The New Yorker hosts a talk by Jonathan Haidt and uploads the video. Hat tip goes to the brilliantly titled Missing Shades of Grue.
Worth watching just for the forest of hands that are raised when Haidt asks the audience who among them are liberals. I think there were more microphones at the podium than there were conservatives attending.
Drawing on his 5 foundation theory (mentioned here), Haidt argues liberals need to take into account the 3 extra moral ‘foundations’ which inform conservatives ideology. A third of the way through, Haidt discusses how his theory explains the politics of gay marriage. He also makes an interesting point about moral geography. Haidt observes a narrow liberal ideology creates a common denominator and promotes tolerance among people who congregate in urban areas, immigration attractors and transportation hubs.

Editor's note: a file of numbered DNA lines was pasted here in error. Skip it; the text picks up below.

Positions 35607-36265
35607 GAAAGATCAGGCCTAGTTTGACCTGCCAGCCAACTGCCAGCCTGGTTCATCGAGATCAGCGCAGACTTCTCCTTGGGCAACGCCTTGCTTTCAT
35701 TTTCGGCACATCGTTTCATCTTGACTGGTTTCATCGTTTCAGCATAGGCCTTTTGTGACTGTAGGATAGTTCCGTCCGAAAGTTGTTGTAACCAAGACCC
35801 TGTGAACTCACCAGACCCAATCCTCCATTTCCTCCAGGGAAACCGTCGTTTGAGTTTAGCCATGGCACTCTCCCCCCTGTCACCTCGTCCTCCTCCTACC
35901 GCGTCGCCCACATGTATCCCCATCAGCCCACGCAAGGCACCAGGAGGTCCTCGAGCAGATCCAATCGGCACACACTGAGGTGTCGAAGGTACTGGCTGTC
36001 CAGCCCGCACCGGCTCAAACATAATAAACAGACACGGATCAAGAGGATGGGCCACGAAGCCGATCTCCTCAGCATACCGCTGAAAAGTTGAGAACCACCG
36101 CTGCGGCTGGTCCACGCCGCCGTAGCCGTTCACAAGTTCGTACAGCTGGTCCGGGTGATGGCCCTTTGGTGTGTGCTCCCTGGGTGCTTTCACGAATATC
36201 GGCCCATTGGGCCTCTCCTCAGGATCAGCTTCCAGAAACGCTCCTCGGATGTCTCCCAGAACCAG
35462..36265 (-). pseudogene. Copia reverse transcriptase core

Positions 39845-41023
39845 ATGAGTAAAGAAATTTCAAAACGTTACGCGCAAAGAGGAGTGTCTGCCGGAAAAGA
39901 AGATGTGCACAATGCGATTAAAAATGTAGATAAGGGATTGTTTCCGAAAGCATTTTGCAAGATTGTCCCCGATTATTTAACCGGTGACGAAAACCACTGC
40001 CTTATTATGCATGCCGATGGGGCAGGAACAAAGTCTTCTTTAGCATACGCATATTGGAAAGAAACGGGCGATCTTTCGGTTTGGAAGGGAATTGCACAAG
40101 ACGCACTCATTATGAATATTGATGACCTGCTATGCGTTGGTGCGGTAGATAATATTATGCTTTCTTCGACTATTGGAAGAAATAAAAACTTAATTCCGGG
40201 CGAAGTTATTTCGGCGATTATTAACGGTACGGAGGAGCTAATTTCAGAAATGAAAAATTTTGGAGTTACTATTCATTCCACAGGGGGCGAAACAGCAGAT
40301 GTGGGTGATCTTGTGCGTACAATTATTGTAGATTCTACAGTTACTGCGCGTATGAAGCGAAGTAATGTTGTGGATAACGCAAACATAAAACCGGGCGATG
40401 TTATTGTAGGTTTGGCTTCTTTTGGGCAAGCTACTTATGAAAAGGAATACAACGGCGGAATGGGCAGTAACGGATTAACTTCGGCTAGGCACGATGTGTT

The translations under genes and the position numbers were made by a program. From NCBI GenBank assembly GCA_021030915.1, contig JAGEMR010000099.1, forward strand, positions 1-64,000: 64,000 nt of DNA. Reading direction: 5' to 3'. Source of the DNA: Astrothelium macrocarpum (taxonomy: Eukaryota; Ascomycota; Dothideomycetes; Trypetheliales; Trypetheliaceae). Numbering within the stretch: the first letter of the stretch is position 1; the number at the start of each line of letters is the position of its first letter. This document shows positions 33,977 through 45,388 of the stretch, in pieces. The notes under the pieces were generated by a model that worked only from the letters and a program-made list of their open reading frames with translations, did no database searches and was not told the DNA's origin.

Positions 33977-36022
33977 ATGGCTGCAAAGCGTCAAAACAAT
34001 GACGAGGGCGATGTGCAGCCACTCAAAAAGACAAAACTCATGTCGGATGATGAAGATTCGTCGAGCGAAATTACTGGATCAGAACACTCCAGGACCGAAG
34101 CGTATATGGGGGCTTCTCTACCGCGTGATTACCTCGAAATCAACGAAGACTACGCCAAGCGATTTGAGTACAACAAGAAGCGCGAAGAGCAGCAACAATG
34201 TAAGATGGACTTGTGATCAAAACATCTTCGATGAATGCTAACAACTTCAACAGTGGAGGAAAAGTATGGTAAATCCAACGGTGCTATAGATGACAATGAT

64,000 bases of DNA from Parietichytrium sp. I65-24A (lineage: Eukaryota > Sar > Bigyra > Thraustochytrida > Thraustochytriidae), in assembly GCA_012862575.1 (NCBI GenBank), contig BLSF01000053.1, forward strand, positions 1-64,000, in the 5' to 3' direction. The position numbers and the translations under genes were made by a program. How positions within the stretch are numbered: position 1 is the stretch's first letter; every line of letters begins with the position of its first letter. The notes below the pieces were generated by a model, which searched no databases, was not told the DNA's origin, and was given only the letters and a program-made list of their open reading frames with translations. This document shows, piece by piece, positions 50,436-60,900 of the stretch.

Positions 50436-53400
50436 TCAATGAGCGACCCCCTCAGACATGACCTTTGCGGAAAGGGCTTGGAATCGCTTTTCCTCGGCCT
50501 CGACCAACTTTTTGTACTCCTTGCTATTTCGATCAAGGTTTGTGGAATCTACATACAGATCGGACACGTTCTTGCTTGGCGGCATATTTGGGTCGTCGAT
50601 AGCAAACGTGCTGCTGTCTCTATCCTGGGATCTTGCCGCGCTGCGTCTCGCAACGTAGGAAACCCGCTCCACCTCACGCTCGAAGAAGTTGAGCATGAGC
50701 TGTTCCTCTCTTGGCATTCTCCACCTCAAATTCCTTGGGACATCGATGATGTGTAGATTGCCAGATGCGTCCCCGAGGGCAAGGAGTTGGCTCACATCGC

Afterwards, there is a good conversation with Henry Finder. In it, Haidt talks about:
- the importance of emotion – awe, ‘moral elevation’ and ‘the blink test‘ – in the public perception of leadership in American elections
- post-hoc moral reasoning and moral dumbfounding
- why framing issues with language choices will convince nobody
- moral decay in the culture war between Islam and the West
- why liberalism can be bad for you and human dignity, and why liberals should work with the ‘good parts’ of conservative ideology
The best quote, referring to an electoral map showing liberals populate the areas around waterways:
I believe this shows that humidity makes people liberal.
Update: See now the post and comments at Dr. Joan Bushwell’s Chimpanzee Refuge.